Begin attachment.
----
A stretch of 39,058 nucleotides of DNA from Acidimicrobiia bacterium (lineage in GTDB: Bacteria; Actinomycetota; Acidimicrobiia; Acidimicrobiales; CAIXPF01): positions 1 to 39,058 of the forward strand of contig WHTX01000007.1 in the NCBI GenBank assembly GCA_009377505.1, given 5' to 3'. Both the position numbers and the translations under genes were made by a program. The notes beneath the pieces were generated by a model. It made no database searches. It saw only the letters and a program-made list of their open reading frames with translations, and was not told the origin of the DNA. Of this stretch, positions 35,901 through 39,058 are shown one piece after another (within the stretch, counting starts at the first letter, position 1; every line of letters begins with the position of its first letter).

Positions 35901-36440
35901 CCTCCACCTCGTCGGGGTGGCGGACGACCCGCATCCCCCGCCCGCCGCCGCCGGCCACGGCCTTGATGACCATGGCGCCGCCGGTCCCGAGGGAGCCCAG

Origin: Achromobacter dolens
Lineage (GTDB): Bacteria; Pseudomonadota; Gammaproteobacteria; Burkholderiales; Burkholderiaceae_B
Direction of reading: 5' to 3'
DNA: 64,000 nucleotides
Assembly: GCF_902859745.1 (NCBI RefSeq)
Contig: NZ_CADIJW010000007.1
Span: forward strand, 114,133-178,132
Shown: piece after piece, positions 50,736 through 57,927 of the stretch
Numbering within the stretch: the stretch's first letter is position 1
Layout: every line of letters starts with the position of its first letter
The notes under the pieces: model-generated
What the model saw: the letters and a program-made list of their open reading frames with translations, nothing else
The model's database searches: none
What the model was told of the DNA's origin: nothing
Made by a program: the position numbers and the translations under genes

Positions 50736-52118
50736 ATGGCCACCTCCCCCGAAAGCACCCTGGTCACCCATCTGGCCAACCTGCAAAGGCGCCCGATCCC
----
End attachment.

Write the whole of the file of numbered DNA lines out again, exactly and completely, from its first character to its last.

A stretch of 39,058 nucleotides of DNA from Acidimicrobiia bacterium (lineage in GTDB: Bacteria; Actinomycetota; Acidimicrobiia; Acidimicrobiales; CAIXPF01): positions 1 to 39,058 of the forward strand of contig WHTX01000007.1 in the NCBI GenBank assembly GCA_009377505.1, given 5' to 3'. Both the position numbers and the translations under genes were made by a program. The notes beneath the pieces were generated by a model. It made no database searches. It saw only the letters and a program-made list of their open reading frames with translations, and was not told the origin of the DNA. Of this stretch, positions 35,901 through 39,058 are shown one piece after another (within the stretch, counting starts at the first letter, position 1; every line of letters begins with the position of its first letter).

Positions 35901-36440
35901 CCTCCACCTCGTCGGGGTGGCGGACGACCCGCATCCCCCGCCCGCCGCCGCCGGCCACGGCCTTGATGACCATGGCGCCGCCGGTCCCGAGGGAGCCCAG

Origin: Achromobacter dolens
Lineage (GTDB): Bacteria; Pseudomonadota; Gammaproteobacteria; Burkholderiales; Burkholderiaceae_B
Direction of reading: 5' to 3'
DNA: 64,000 nucleotides
Assembly: GCF_902859745.1 (NCBI RefSeq)
Contig: NZ_CADIJW010000007.1
Span: forward strand, 114,133-178,132
Shown: piece after piece, positions 50,736 through 57,927 of the stretch
Numbering within the stretch: the stretch's first letter is position 1
Layout: every line of letters starts with the position of its first letter
The notes under the pieces: model-generated
What the model saw: the letters and a program-made list of their open reading frames with translations, nothing else
The model's database searches: none
What the model was told of the DNA's origin: nothing
Made by a program: the position numbers and the translations under genes

Positions 50736-52118
50736 ATGGCCACCTCCCCCGAAAGCACCCTGGTCACCCATCTGGCCAACCTGCAAAGGCGCCCGATCCC